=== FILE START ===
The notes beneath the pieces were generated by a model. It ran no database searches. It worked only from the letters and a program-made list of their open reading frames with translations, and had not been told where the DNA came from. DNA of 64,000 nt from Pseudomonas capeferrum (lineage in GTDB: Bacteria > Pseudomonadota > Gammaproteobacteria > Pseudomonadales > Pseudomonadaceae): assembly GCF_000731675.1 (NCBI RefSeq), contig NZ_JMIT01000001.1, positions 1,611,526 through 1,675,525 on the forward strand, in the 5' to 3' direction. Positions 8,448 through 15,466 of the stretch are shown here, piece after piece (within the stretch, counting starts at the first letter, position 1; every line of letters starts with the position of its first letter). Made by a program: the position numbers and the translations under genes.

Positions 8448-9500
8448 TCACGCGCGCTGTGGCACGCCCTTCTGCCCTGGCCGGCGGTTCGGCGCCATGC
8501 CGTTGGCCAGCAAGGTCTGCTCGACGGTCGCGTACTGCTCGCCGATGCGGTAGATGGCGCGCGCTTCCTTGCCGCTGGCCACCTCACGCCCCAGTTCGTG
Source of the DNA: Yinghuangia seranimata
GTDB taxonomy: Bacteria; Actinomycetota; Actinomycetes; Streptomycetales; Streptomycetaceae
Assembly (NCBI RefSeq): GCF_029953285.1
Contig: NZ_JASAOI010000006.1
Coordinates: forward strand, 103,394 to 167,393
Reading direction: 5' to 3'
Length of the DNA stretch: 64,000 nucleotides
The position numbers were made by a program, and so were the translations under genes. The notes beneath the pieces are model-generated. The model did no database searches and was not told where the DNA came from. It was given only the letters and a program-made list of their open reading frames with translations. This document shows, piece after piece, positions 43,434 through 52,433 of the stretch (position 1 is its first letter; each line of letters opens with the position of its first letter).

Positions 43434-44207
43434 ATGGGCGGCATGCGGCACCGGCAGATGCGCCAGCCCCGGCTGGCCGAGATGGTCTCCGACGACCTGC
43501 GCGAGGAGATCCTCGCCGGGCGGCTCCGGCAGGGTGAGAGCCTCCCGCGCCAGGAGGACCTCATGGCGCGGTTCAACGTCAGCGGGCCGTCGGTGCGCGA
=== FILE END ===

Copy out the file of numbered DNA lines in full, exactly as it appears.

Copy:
The notes beneath the pieces were generated by a model. It ran no database searches. It worked only from the letters and a program-made list of their open reading frames with translations, and had not been told where the DNA came from. DNA of 64,000 nt from Pseudomonas capeferrum (lineage in GTDB: Bacteria > Pseudomonadota > Gammaproteobacteria > Pseudomonadales > Pseudomonadaceae): assembly GCF_000731675.1 (NCBI RefSeq), contig NZ_JMIT01000001.1, positions 1,611,526 through 1,675,525 on the forward strand, in the 5' to 3' direction. Positions 8,448 through 15,466 of the stretch are shown here, piece after piece (within the stretch, counting starts at the first letter, position 1; every line of letters starts with the position of its first letter). Made by a program: the position numbers and the translations under genes.

Positions 8448-9500
8448 TCACGCGCGCTGTGGCACGCCCTTCTGCCCTGGCCGGCGGTTCGGCGCCATGC
8501 CGTTGGCCAGCAAGGTCTGCTCGACGGTCGCGTACTGCTCGCCGATGCGGTAGATGGCGCGCGCTTCCTTGCCGCTGGCCACCTCACGCCCCAGTTCGTG
Source of the DNA: Yinghuangia seranimata
GTDB taxonomy: Bacteria; Actinomycetota; Actinomycetes; Streptomycetales; Streptomycetaceae
Assembly (NCBI RefSeq): GCF_029953285.1
Contig: NZ_JASAOI010000006.1
Coordinates: forward strand, 103,394 to 167,393
Reading direction: 5' to 3'
Length of the DNA stretch: 64,000 nucleotides
The position numbers were made by a program, and so were the translations under genes. The notes beneath the pieces are model-generated. The model did no database searches and was not told where the DNA came from. It was given only the letters and a program-made list of their open reading frames with translations. This document shows, piece after piece, positions 43,434 through 52,433 of the stretch (position 1 is its first letter; each line of letters opens with the position of its first letter).

Positions 43434-44207
43434 ATGGGCGGCATGCGGCACCGGCAGATGCGCCAGCCCCGGCTGGCCGAGATGGTCTCCGACGACCTGC
43501 GCGAGGAGATCCTCGCCGGGCGGCTCCGGCAGGGTGAGAGCCTCCCGCGCCAGGAGGACCTCATGGCGCGGTTCAACGTCAGCGGGCCGTCGGTGCGCGA